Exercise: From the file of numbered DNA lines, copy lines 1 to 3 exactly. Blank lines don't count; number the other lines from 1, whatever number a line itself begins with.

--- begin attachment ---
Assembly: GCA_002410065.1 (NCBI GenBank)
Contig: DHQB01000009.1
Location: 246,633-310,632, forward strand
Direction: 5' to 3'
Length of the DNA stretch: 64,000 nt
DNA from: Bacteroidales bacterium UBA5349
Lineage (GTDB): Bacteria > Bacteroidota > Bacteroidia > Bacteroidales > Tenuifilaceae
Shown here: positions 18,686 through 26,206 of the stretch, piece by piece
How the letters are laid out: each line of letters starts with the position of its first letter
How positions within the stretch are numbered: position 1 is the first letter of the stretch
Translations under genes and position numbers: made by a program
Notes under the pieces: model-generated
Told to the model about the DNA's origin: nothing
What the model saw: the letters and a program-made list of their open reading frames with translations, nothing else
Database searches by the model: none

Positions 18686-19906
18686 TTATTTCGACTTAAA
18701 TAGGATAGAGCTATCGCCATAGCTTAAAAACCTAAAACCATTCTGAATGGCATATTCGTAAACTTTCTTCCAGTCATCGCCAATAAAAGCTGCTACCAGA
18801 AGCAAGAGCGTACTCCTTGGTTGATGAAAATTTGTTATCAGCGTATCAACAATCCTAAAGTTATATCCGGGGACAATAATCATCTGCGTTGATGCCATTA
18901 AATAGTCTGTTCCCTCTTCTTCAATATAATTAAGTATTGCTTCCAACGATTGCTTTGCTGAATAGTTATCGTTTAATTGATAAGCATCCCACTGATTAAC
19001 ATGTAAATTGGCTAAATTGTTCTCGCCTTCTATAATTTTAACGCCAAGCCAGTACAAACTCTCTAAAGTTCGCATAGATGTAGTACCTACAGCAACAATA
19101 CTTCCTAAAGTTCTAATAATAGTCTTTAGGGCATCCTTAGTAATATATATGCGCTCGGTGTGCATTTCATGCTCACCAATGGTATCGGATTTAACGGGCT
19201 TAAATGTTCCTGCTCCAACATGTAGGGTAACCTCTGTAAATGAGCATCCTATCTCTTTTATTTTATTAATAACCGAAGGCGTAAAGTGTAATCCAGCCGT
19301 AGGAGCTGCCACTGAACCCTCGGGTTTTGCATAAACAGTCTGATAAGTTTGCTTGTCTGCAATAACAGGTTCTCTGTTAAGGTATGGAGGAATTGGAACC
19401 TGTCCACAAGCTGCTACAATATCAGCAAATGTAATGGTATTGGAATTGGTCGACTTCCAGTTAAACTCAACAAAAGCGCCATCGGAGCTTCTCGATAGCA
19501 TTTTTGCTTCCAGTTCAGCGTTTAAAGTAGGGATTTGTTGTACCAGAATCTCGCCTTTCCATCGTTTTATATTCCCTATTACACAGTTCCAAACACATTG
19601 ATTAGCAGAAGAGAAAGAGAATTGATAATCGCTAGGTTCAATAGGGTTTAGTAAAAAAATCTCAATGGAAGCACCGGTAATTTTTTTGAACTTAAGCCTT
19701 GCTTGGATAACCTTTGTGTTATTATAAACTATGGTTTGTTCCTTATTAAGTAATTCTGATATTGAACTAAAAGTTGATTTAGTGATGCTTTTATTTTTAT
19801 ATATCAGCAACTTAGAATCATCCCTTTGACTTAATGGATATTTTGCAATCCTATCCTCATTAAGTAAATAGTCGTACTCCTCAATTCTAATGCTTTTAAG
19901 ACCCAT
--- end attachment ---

Assembly: GCA_002410065.1 (NCBI GenBank)
Contig: DHQB01000009.1
Location: 246,633-310,632, forward strand